(photo by Chris O'Meara, AP) Erik Bedard seems like a nice enough guy.
But if you're looking for someone to fill a notebook with killer quotes or pepper a story with great insight, you're standing at the wrong locker.
Bedard tossed 6-plus effective innings Monday against the Baltimore Orioles in his first start since being named the Pirates' Opening Day starter.
He just didn't have a whole lot to say about it.
"Like I do every game, I just changed speeds. Hopefully, they won't hit it," Bedard said. "(Monday) there was a lot of swings and misses early, and that was because of the sun."
The interview lasted one minute, 48 seconds. But Bedard laughed and smiled the whole way through. He's not rude or nasty. He didn't act as if he's better than anybody.
Some guys just aren't comfortable talking about themselves. And Bedard is one of the them, according to this story by Beaver County Times correspondent John Perrotto.
According to the story, Bedard was born in Canada and spent most of his time on his uncle's poultry farm in Quebec.
"I just like to keep life simple," he told Perrotto.
Most of today's stars were stars in high school. They began taking questions from the media when they were teenagers and grew accustomed to all the attention by the time they reached college.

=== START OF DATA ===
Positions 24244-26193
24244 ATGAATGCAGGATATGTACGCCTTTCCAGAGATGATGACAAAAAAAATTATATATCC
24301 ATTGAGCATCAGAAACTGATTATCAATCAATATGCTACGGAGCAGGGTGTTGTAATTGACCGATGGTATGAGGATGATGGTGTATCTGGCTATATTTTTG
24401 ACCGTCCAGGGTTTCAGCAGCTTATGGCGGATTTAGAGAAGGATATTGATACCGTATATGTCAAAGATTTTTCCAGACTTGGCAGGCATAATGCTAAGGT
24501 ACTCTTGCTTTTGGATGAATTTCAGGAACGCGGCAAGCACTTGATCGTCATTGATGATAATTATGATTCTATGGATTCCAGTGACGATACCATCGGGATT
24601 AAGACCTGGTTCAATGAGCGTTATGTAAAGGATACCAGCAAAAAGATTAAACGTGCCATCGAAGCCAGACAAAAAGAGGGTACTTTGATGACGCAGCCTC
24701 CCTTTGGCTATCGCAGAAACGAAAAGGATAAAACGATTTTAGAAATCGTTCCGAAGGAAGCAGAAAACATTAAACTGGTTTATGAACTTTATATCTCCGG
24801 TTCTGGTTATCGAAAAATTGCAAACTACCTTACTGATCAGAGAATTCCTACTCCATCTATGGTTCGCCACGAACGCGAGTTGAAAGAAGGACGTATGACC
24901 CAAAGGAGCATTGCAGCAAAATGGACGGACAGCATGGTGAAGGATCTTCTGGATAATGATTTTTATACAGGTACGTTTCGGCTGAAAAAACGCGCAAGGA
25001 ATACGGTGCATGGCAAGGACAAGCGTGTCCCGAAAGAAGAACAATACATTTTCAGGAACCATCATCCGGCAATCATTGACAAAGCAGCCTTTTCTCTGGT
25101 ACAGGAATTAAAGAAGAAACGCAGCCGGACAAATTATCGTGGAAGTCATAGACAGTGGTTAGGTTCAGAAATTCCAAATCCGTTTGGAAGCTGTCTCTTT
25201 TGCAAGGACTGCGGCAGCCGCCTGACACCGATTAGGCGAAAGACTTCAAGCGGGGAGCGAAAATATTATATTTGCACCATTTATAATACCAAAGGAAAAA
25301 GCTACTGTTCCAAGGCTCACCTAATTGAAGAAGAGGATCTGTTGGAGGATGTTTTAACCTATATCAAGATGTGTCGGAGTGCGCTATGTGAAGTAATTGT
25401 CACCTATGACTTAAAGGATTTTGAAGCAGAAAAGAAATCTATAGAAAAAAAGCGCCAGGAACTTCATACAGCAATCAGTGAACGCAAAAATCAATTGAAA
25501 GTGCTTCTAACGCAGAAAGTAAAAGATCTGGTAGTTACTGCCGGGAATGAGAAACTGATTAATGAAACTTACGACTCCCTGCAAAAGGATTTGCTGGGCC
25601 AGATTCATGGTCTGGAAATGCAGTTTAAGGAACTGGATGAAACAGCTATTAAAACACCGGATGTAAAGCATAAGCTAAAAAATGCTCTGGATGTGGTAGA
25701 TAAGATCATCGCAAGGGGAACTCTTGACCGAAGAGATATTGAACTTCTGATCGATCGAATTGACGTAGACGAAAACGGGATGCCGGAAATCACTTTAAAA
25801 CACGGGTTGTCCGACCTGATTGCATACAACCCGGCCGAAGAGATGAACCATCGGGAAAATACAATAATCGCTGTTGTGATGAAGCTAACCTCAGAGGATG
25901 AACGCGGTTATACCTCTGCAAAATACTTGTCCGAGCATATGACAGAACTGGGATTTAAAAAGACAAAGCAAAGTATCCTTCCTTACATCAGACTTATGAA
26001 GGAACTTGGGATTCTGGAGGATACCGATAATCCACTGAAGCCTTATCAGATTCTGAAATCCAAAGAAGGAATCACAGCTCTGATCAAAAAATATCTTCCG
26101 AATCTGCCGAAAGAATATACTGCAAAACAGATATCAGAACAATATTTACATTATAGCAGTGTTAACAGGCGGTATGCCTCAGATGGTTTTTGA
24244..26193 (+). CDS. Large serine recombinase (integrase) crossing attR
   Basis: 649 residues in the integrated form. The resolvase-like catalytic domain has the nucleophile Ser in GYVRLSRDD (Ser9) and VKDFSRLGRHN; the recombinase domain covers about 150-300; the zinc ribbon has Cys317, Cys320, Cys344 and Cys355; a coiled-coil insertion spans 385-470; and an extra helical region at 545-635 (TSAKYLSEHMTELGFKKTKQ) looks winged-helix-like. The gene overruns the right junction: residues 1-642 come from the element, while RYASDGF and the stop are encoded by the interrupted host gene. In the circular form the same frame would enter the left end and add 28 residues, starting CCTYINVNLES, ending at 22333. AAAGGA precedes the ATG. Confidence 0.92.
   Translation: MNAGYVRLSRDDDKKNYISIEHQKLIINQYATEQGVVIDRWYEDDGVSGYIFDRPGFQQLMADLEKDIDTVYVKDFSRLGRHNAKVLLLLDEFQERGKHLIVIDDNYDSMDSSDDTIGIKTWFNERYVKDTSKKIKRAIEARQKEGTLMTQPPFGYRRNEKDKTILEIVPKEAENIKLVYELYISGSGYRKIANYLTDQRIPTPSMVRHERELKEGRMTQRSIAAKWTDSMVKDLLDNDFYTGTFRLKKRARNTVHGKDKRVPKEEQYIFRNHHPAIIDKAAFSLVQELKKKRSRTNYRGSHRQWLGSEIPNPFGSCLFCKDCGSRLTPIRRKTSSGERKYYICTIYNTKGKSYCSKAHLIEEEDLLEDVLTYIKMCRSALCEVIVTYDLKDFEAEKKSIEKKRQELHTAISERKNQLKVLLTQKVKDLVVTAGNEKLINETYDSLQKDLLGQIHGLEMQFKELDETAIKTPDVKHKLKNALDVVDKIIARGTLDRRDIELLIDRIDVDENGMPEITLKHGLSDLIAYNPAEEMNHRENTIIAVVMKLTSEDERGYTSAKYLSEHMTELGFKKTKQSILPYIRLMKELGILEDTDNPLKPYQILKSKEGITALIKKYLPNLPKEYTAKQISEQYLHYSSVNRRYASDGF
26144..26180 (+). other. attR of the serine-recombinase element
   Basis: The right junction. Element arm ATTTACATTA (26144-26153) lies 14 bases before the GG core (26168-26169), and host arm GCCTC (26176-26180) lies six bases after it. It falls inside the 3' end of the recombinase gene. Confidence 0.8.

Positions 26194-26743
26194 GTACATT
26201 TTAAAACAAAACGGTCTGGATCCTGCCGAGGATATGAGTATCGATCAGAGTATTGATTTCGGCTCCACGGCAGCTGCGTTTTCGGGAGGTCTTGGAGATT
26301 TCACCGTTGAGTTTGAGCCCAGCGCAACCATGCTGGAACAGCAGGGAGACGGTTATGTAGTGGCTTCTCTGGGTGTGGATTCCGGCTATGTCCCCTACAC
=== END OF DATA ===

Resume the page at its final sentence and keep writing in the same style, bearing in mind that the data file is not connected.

Not Bedard. He wasn't a top recruit out of high school, so he walked on to the baseball team at Norwalk (Conn.) Community Techincal College, and was a sixth-round draft pick of the Orioles in 1999.
Now he's in Pittsburgh, and it could be a good fit. Bedard has been effective when healthy - he posted a 15-11 record and 3.76 ERA while making a career-best 33 starts with Baltimore in '06 - and the Pirates need an experienced arm to help hold down the fort while A.J. Burnett recovers from eye surgery.
And Pittsburgh could be a good place for a guy who likes the simple life.
"I've heard a lot of good things about Pittsburgh. It sounds like a place I'll like," Bedard told Perrotto.
Until then, he'll make most of his noise on the mound.